Mayor Eric Adams on Tuesday announced the city will start offering abortion pills at four Department of Health (DOHMH) clinics across four of the five boroughs by year’s end, in addition to the 11 city Health + Hospitals (H+H) locations where the medication is already available.
The announcement was one concrete action in a broader address Adams delivered from City Hall Tuesday morning on his “‘New York City Women’s Health Agenda,” a commitment to make bridging disparities in women’s health care a top priority for his second year in office.
The mayor said abortion pills — mifepristone and misoprostol, which are two medications that terminate a pregnancy — will now be available, free of charge, at four DOHMH clinics spread throughout the Bronx, Brooklyn, the Harlem section of Manhattan and Queens.
“We will begin rolling out medication abortion at our city sexual health clinics,” Adams said. “We are already providing medication abortion at 11 public hospitals citywide. And we are expanding the program there to reach more New Yorkers. No other city in the nation or in the world has a public Health Department that is providing medication abortion. And we are going to be the first.”
In his address, the mayor noted that women are disproportionately affected by conditions such as heart disease and breast cancer because of inequities in medical training and quality of service, and that most research is conducted by men.
“For too long, health and health care has been centered around men,” Adams said. “Rivers of racism, social and economic inequality, lack of research in innovation are all feeding into the sea of the gender health gap. The system needs to change. We must do better, and we will do better. Women’s Health needs some intensive care. It’s time we made the city the future of women’s health. And that is exactly what we are going to do.”
The first clinic will open at the Morrisania Sexual Health Clinic in the Bronx on Wednesday, Jan. 18, according to Dr. Leslie Hayes, deputy commissioner at the DOHMH Division of Family and Child Health. The others will be rolled out during the year at Health Department clinics in Jamaica, Queens; Central Harlem; and Fort Greene Brooklyn.
Patients seeking a medication abortion at a DOHMH clinic can either schedule an appointment or walk in, Hayes said. The clinics will be open Monday through Friday from 8 a.m. to 5 p.m., she added, and patients will be evaluated by a physician before being given the medication.
Health Department Commissioner Dr. Ashwin Vasan said medication abortions will be “fully city funded” at DOHMH clinics.
“This is city dollars going to this specific purpose,” Vasan said. “These four sites can deliver up to 10,000 medication abortions a year. And that’s on top of what our public hospital system already does.”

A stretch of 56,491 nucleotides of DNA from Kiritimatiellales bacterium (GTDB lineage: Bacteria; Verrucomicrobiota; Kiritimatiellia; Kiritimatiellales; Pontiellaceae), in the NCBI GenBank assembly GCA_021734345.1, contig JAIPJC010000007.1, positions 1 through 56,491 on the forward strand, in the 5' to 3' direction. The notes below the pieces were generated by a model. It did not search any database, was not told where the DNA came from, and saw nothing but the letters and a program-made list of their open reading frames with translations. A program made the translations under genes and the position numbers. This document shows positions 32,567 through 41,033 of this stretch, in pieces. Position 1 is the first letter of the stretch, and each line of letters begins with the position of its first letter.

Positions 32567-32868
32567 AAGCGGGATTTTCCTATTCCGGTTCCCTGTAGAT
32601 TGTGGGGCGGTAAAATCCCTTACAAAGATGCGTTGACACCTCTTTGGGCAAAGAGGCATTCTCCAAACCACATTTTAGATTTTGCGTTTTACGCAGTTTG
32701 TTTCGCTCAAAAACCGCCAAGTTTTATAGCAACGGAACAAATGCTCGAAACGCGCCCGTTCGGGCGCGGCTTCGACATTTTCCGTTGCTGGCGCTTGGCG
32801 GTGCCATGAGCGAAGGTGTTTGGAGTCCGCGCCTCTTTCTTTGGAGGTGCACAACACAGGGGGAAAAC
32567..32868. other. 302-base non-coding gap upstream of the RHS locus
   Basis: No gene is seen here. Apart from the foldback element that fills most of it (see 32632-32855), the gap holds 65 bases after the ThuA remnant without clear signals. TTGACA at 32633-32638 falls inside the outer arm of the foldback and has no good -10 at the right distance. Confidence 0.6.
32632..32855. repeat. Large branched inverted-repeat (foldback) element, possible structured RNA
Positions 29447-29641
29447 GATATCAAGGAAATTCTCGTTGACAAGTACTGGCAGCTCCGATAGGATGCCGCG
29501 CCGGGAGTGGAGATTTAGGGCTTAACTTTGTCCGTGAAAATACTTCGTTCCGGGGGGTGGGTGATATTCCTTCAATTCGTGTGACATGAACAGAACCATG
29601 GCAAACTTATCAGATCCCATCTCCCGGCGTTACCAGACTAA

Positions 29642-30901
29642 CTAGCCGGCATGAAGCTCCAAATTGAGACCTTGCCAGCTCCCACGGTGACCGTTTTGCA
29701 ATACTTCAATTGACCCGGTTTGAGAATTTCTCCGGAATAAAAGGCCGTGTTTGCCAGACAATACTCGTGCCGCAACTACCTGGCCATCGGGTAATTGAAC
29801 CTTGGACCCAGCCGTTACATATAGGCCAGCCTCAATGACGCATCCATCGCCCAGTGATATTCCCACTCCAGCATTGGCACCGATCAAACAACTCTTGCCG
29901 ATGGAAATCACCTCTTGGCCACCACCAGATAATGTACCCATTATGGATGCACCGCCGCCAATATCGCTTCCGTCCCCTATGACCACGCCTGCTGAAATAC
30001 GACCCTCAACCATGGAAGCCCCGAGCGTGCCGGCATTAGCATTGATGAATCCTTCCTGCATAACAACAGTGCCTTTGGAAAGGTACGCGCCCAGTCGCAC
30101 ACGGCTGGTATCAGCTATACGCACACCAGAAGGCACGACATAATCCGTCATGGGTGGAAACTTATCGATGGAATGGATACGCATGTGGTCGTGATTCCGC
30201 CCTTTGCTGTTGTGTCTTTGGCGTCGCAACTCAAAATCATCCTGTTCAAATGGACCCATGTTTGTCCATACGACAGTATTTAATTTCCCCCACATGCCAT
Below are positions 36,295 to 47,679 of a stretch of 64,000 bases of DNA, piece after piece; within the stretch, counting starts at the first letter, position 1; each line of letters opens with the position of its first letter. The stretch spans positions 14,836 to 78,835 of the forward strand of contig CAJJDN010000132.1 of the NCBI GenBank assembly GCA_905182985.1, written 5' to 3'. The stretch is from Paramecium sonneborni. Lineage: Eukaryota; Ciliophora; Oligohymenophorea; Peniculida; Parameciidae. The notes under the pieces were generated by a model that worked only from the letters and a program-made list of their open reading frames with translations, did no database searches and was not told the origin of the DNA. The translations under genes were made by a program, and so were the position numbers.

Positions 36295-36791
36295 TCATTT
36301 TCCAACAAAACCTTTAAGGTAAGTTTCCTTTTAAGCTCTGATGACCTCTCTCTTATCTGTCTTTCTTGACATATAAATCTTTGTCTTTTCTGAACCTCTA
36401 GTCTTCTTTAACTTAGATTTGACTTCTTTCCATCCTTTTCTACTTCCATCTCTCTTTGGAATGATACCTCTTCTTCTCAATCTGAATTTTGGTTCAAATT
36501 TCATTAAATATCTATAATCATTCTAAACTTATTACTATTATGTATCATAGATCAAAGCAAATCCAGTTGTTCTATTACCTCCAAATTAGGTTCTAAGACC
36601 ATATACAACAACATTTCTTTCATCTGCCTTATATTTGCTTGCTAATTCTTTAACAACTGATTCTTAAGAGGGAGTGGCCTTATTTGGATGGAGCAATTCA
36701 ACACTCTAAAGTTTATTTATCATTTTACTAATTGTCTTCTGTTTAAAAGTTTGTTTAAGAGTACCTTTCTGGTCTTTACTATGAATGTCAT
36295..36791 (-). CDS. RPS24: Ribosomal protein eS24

Vasan said City Hall is fully funding abortion access at these clinics because there are barriers to entry when it comes to getting the procedure through the city’s public hospital system.
“It’s clear that medication abortion has been offered through our reimbursable health care system for some time for years,” he said. “There are barriers to entry even if we say we will provide care free of charge, regardless of ability to pay. We see that there are social, cultural and non-economic, if not economic barriers to care, which is the crucial role that our city Health Department public clinics play in filling those gaps for the most marginalized.”
Vasan added that, similar to the city’s Abortion Access Hub, medication abortions will be available to anyone across the country seeking the procedure at one of the four Health Department clinics.
During his address, the mayor also announced his administration will immediately start tracking data on women’s health in the Big Apple, including rates of cancer, mental health issues and heart disease. They’ll report on the findings, he said, and use them to better guide the work of city agencies regarding women’s health.
Additionally, Adams said he’ll convene a summit in March of leaders across several sectors — including health care, business and tech — to shape a “comprehensive” women’s health agenda, which will then be released the next month.
“There’s going to be a list of policies that we want to roll out after getting folks in the room,” Adams said. “We did not want to dictate. It’s time to really hear from those private, nonprofits, medical experts [who] have been talking about this for years. We want to get everyone together to resolve that. And then we want to produce a document, based on what happens at the summit.”